A month after a scandal involving the international community came to light, China is still scrambling to put out the fire. It all started on November 2, when Chinese women’s tennis star Peng Shuai, 35, accused former Vice Premier Zhang Gaoli, 75, of forcing her to have sexual relations with him on the Chinese version of Twitter, Weibo. This is how it all began.
On November 21, about three weeks after his disappearance, the situation took an unexpected turn when IOC President Thomas Bach suddenly announced that he had held online talks with General Peng and confirmed that he was safe. International journalist Toshihiro Yamada says.
It all started when Western countries and the Women’s Tennis Association (WTA), who questioned Peng’s safety, saying that she was being watched by the Chinese government, harshly denounced the Chinese government and announced that they would consider a diplomatic boycott of the Beijing Olympics to be held next February. It was President Bach who turned his attention to dodge the criticism.
He was so fond of China that he mistakenly referred to the Japanese as “Chinese people” at a press conference for the Tokyo Olympics. About 75% of the IOC’s operating expenses are broadcasting rights fees. It was a conflict of interest. By having President Bach hold an online meeting with General Peng, they were able to appeal to the outside world that General Peng was safe, and they worked together to hold the Olympics.
Is she safe in the first place? What the hell is going on in China? A former senior official of China’s state-run media said, “There is a mastermind within the Communist Party behind the accusations against Peng Shuang.
The accusations against Peng Marshal are merely a byproduct of the power struggle within the Communist Party. She was used as a pawn in the struggle to unseat Zhang.
According to this former official, it is extremely unnatural that the current situation of the accused Zhang has not been reported at all even within China. According to this former official, it is extremely unnatural that the current situation of the accused, Mr. Zhang, has not been reported even within China, because under the Xi Jinping regime, which is strict on corruption and scandals, punishment is publicized as an example. The fact that they haven’t is most likely due to unfavorable facts on the part of the authorities,” the former official continued.
Some say that the accusations were part of the #MeToo movement, a worldwide movement to eradicate sexual harassment, but this is the thinking of someone who doesn’t understand China. But this is the thinking of someone who doesn’t understand China, because there is no way that Peng Shuang doesn’t know the horrors of the Communist Party’s control. If she was serious about pressing charges, she would have taken out insurance, such as moving abroad with her family. If she were serious about pressing charges, she would have moved abroad with her family and taken out some kind of insurance, so that the crackdown would extend to her relatives. She has made a name for herself as a tennis player, so there is no way she would take a risk without insurance.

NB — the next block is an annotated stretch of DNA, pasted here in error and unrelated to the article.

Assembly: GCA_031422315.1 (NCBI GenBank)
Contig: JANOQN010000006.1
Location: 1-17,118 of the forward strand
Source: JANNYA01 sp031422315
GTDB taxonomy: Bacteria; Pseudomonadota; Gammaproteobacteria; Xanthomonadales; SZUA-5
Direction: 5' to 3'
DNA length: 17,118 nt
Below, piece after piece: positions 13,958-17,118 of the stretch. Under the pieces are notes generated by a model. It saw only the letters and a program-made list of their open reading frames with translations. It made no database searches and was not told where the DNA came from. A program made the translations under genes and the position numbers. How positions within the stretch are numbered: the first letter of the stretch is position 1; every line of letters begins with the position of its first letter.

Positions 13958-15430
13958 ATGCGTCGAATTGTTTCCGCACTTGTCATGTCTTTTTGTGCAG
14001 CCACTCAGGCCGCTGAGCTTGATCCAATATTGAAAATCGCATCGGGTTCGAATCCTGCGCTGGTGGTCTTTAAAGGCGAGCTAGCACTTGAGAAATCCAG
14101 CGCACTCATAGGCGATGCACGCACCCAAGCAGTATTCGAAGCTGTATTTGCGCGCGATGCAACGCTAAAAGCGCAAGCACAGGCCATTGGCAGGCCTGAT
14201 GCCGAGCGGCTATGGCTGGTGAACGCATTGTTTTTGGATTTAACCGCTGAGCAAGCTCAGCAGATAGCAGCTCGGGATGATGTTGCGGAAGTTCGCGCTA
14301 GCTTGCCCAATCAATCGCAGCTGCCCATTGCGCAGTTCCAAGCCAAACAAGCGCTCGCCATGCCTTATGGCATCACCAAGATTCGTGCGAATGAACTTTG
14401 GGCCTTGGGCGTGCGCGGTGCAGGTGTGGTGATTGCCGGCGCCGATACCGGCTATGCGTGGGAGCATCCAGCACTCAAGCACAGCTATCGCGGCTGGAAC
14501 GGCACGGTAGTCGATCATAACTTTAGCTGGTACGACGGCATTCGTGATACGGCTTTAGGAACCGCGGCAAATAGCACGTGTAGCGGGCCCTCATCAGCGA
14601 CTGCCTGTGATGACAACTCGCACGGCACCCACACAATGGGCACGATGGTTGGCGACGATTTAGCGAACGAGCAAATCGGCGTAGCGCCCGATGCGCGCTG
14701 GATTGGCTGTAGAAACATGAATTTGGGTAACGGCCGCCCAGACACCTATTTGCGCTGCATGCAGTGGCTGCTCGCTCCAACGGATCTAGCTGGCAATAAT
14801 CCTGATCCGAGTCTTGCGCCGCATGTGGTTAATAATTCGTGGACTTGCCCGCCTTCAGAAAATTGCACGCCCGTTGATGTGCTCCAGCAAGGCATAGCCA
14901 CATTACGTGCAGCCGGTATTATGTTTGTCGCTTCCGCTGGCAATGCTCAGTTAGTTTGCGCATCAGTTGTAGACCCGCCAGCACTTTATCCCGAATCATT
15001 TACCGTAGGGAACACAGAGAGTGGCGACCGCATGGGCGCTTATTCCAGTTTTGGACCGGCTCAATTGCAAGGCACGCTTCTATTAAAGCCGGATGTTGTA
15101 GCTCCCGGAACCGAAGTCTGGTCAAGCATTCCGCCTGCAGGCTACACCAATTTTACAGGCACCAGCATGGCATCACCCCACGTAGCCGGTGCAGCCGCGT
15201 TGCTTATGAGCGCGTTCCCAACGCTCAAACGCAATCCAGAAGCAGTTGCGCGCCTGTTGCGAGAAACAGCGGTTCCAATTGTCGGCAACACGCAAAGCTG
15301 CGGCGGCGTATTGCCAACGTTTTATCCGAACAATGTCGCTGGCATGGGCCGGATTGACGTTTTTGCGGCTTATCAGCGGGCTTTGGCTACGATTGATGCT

The reason the accusation was posted on Weibo was because “the censorship system was temporarily lifted,” he said.
The fact that the accusation was posted on Weibo in the first place is strange. In China, the mere presence of the name of a member of the Central Bureau of Political Affairs is enough for the server to reject it before it is posted and send it to the checking section. But somehow, General Peng’s accusation escaped state censorship and was released for 30 minutes. This would not have happened if someone in authority had not deliberately made it go through for a certain purpose.
For what purpose are they trying to disqualify Mr. Zhang? A CCP official said that the focus is on the “oil interests” that Mr. Zhang is holding.
Zhang was close to Zhou Yongkang, the former secretary of the party’s Central Political and Legal Affairs Commission. Zhang was close to Zhou Yongkang, the former secretary of the party’s Central Committee for Political and Legal Affairs, who controlled the “oil conglomerate” consisting of three major companies that produced domestic oil. After Mr. Zhou was disqualified for corruption in 2002, Mr. Zhang took over the oil concession. The real purpose of the accusation is to use the sex scandal to keep those interests in the air.
There is a strong possibility that it was Xi Jinping who orchestrated this. He has been stealing water and power concessions from his political opponents. It is also possible that this is the work of the Shanghai clique, an anti-Xi Jinping faction within the party, but in any case, it is definitely a power struggle within the Communist Party over money.
Was the scandal, which developed into an international problem, only a power struggle over money in the narrow world of the Communist Party? ……
From “FRIDAY” December 17, 2021 issue
Photo： Kyodo News (1st photo)